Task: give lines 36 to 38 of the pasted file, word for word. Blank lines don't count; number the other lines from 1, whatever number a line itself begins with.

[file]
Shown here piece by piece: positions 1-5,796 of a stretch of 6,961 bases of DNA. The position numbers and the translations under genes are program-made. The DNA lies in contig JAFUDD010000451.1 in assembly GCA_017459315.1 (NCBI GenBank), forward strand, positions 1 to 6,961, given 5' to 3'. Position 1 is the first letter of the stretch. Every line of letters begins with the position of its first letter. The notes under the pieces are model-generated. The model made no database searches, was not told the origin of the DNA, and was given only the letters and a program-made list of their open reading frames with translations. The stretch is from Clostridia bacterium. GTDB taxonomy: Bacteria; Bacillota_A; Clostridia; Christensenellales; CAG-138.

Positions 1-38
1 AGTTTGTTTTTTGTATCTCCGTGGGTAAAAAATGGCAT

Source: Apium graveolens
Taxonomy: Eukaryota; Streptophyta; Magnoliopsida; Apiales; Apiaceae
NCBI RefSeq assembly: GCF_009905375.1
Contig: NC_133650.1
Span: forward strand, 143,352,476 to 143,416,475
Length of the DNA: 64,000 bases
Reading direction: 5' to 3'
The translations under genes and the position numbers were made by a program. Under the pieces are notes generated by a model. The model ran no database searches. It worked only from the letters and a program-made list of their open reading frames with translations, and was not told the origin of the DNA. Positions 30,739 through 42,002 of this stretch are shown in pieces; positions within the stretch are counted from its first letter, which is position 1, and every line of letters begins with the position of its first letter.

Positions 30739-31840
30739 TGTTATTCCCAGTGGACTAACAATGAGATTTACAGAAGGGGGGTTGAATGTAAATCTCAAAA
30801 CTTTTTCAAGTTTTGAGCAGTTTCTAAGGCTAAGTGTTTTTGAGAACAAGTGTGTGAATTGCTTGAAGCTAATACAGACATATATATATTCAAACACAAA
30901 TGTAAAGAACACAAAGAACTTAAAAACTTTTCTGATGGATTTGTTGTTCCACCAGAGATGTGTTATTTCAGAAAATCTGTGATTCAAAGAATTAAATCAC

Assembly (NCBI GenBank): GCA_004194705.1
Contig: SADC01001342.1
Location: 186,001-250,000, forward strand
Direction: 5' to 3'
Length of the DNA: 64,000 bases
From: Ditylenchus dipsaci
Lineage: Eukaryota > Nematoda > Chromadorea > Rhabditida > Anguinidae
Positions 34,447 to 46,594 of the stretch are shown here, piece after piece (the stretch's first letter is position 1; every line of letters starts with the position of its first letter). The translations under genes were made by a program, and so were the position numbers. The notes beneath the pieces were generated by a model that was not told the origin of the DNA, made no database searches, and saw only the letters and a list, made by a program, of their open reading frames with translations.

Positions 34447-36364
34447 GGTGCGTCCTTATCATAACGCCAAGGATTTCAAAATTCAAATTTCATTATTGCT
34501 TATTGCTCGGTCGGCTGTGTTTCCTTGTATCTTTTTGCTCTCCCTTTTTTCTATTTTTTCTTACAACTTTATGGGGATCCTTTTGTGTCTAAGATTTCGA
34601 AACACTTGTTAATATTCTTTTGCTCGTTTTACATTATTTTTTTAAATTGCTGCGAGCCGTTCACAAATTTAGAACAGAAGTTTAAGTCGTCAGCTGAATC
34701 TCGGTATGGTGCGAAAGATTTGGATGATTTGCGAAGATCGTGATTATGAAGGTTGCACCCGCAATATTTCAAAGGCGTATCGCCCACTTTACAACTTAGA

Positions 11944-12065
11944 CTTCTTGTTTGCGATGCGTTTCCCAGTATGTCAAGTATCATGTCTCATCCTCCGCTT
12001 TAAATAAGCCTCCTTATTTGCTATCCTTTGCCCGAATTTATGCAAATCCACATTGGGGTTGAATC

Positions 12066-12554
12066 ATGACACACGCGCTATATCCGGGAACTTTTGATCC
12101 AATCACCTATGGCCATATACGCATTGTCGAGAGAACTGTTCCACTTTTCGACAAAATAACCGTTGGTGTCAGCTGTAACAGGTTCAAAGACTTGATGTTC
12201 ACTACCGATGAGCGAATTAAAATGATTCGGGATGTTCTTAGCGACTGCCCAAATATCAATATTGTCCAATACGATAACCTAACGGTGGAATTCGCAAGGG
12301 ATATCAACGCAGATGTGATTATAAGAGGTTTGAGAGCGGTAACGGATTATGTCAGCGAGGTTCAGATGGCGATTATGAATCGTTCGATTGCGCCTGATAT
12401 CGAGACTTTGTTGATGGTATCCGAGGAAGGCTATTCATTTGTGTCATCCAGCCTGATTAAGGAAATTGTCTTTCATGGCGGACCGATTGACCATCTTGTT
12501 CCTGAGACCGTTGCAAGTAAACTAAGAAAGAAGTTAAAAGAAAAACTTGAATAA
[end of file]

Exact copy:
12301 ATATCAACGCAGATGTGATTATAAGAGGTTTGAGAGCGGTAACGGATTATGTCAGCGAGGTTCAGATGGCGATTATGAATCGTTCGATTGCGCCTGATAT
12401 CGAGACTTTGTTGATGGTATCCGAGGAAGGCTATTCATTTGTGTCATCCAGCCTGATTAAGGAAATTGTCTTTCATGGCGGACCGATTGACCATCTTGTT
12501 CCTGAGACCGTTGCAAGTAAACTAAGAAAGAAGTTAAAAGAAAAACTTGAATAA